Doctors in Auckland, New Zealand will now be forced to prioritize operations and vital health services based on the ethnicity of their patients. The policy, which was introduced in February of this year, is now being rolled out amongst other regions on the notoriously progressive country’s North Island.
An Equity Adjustor Score will compute the ethnicity of the patient along with other factors, such as their socioeconomic background and geographic location, in order to determine how long they have to wait for treatment. Māori and Pasifika people are at the top of the list with the shortest waiting times, while European New Zealanders as well as Indian and Chinese New Zealanders are ranked lower in priority.
According to an April email seen by the New Zealand Herald from a Health New Zealand business manager, a person of European, Asian, or Indian heritage could wait for surgery up to 50 days longer than a Māori person.
Officials have stated that Indigenous New Zealanders are being given priority in order to address historical inequities within the healthcare system.
“The reformed health system seeks to address inequities for Māori and Pacific people who historically have a lower life expectancy and poor health outcomes,” said Health Minister Ayesha Verrall on the new system.
However, a number of surgeons have come out anonymously and slammed the policy, objecting to the orders to rank patients by their heritage. The ethics of the system are already being called into question and some surgeons are labeling the ethnic ranking system as medically indefensible.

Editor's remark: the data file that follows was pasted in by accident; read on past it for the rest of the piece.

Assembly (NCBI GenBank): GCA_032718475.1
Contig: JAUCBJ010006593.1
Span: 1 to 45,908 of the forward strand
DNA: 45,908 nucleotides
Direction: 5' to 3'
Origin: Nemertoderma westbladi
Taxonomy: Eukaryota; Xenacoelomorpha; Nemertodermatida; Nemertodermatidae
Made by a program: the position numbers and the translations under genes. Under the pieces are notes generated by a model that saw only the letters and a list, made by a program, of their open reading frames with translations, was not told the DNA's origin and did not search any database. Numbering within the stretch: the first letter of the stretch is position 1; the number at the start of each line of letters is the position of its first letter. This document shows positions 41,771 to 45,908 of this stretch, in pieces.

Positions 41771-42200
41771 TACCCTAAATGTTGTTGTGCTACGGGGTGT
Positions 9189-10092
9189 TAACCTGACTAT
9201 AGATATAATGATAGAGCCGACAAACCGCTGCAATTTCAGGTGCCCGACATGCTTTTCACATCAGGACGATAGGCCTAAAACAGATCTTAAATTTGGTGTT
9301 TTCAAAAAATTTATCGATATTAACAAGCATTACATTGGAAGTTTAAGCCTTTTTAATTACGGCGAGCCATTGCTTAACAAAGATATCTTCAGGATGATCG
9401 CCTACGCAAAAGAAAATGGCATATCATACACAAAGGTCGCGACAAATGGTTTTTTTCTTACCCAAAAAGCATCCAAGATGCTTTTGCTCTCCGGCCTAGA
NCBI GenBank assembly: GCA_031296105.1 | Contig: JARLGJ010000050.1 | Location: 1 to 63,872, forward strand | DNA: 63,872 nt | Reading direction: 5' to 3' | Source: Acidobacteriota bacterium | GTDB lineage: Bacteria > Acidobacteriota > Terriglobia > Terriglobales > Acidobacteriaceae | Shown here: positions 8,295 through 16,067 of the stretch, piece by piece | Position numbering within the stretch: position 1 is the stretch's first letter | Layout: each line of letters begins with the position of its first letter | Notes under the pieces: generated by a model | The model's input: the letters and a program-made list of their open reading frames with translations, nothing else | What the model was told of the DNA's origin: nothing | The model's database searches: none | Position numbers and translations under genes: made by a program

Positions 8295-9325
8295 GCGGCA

“It’s ethically challenging to treat anyone based on race, it’s their medical condition that must establish the urgency of the treatment,” one surgeon said, who told the New Zealand Herald that he was “disgusted” by the new system. “There’s no place for elitism in medicine and the medical fraternity in this country is disturbed by these developments.”
Other surgeons anonymously speaking to the press have asserted that patients must be prioritized based on medical need and how urgently they require treatment, not on their heritage.
David Seymour, the leader of the classical liberal ACT party, said on Monday that it was “completely wrong” to include a patient’s racial makeup in the decision operative process.
“We’ve got a government that is actually actively promoting racial discrimination now and it’s got to stop,” Seymour said. “The advantage of doing it based on the practical observation of the patient, not just categorizing people by race, is you don’t catch people who happen to be Māori but actually doing very well thank you very much. We’ve got to stop running people down just because they’re Māori.”
Dr Shane Reti, the spokesman for National, New Zealand’s right-wing opposition party, said the policy was “offensive, wrong and should halt immediately,” adding that they were calling on the government to put an end to it.